We consider the evolution of dispersal in an environment that varies spatially but that is constant in time. We allow an age structure with dispersal possible in all life-stages. We suppose that demes are large enough that kin effects can be ignored. It has previously been shown that cost-free dispersal can persist over evolutionary time. However, several studies have shown that costly dispersal must in general be selected against. Here, we establish a fundamental result about stage-structured populations with stage-specific dispersal rates - that is, at evolutionary equilibrium, over each time step, the total reproductive value of the emigrants leaving each deme must equal the total reproductive value of the immigrants entering that deme. A simple consequence of this principle is that, if migration is restricted to a single stage - the same stage for all demes - then costly dispersal cannot evolve. Another corollary is that, with a 'sequential' age structure, over a complete life-cycle, the proportionate flow of genes out of a deme must equal the flow in. Finally, we present an example to show that dispersal may be evolutionarily stable, even when costly, if individuals can disperse more than once during their life-cycle.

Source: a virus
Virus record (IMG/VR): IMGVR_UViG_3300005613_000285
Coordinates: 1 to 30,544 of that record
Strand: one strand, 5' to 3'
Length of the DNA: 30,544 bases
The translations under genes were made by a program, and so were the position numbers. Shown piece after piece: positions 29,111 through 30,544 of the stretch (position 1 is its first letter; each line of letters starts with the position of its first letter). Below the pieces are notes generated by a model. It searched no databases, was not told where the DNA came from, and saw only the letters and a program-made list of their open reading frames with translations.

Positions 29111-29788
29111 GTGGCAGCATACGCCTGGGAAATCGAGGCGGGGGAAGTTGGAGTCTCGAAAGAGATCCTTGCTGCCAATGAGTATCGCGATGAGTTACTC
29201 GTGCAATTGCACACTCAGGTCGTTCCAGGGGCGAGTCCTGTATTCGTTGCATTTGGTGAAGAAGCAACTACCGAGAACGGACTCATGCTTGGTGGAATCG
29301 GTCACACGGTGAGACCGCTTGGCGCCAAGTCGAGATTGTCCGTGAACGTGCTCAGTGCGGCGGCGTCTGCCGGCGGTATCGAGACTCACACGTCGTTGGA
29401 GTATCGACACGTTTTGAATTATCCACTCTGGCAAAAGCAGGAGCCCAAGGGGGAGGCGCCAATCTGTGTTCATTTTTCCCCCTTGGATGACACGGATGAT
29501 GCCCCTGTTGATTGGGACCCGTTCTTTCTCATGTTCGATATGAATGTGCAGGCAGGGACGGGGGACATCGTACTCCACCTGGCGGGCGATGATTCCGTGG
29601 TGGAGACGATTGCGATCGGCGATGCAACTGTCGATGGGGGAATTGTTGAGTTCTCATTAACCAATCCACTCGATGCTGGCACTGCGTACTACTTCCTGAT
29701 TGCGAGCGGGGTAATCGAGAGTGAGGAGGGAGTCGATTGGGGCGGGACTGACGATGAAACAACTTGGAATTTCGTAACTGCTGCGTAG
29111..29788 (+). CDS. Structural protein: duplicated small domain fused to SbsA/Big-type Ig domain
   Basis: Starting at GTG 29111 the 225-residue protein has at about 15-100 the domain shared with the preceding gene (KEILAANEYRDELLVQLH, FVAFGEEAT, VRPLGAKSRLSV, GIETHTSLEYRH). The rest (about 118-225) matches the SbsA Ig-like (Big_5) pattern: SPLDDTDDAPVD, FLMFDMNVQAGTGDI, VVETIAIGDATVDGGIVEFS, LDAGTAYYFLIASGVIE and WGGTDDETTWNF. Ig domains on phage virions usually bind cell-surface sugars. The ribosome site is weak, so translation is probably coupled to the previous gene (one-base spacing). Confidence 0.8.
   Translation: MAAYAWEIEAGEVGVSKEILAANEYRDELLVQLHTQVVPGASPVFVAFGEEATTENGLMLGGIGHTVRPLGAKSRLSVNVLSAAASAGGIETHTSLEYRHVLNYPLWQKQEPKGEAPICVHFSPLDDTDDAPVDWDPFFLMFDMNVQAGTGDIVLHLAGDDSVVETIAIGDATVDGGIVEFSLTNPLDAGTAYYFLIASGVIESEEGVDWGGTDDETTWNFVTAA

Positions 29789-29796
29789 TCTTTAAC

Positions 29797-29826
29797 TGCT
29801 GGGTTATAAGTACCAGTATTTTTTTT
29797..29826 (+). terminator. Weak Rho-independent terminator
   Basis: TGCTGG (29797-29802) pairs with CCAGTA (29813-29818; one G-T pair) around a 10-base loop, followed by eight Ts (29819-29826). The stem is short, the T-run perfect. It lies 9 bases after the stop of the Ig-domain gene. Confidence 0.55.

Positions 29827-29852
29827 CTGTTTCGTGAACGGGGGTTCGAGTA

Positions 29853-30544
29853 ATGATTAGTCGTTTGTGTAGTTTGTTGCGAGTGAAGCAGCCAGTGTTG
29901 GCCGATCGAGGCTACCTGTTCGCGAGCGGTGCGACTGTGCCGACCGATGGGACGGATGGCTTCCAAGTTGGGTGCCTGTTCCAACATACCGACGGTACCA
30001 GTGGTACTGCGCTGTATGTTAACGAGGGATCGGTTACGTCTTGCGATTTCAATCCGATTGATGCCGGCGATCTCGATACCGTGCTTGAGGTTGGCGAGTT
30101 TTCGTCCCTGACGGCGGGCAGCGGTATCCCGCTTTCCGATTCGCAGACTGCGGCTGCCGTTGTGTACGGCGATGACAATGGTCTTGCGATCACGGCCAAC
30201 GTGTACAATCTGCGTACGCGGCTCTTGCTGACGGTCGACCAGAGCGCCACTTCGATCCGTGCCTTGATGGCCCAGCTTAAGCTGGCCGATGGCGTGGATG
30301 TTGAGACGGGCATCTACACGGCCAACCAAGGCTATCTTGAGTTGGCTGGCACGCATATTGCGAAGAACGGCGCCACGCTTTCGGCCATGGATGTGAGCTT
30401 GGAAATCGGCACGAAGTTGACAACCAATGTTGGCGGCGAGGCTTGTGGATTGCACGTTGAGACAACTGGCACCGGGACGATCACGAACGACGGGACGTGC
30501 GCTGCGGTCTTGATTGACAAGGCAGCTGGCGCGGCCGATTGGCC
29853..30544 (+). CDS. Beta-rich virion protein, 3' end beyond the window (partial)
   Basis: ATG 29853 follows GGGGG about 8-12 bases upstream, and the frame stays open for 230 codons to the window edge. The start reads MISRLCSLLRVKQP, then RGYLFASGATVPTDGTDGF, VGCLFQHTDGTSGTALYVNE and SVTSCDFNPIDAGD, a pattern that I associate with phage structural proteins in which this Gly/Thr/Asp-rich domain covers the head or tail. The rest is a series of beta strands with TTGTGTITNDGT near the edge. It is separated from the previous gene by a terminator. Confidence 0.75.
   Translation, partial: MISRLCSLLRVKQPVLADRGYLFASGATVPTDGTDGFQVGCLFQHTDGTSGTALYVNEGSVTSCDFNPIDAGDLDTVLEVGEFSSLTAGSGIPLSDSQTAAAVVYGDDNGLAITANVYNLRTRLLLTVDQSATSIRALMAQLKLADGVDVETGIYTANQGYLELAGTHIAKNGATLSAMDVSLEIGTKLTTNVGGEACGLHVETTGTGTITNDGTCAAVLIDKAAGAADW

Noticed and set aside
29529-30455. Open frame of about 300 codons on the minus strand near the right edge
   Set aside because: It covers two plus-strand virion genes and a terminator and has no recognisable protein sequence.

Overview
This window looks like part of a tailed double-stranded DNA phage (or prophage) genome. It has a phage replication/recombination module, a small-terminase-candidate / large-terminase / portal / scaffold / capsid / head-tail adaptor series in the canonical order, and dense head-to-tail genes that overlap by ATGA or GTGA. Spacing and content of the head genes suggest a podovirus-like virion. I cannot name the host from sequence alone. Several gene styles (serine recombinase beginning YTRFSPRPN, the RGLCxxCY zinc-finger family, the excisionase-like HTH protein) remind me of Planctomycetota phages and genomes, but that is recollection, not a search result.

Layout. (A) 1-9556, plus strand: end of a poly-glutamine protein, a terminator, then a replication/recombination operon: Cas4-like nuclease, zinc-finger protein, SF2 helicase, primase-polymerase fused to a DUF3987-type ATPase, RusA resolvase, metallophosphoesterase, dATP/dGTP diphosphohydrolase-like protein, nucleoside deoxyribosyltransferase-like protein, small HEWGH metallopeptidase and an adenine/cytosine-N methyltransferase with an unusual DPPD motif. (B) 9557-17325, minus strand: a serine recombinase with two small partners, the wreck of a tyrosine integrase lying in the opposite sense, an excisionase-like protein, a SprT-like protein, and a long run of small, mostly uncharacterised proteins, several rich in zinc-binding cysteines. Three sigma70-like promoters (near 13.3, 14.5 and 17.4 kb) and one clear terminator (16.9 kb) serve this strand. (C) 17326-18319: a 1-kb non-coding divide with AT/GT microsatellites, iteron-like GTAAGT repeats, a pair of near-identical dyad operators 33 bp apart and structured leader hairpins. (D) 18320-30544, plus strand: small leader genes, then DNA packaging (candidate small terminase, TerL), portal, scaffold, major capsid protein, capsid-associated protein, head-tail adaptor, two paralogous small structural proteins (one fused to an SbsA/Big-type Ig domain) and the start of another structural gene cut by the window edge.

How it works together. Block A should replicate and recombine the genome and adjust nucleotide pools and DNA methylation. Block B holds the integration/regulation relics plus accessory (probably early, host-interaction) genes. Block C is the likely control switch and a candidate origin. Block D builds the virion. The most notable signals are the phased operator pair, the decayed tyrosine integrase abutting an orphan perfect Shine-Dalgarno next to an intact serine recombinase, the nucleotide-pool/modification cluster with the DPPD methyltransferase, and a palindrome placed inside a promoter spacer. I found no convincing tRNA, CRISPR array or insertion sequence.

|Number of pages||17|
|Journal||Evolutionary Ecology Research|
|Publication status||Published - Oct. 2001|
- Evolutionary stability
- Gene flow
- Spatial heterogeneity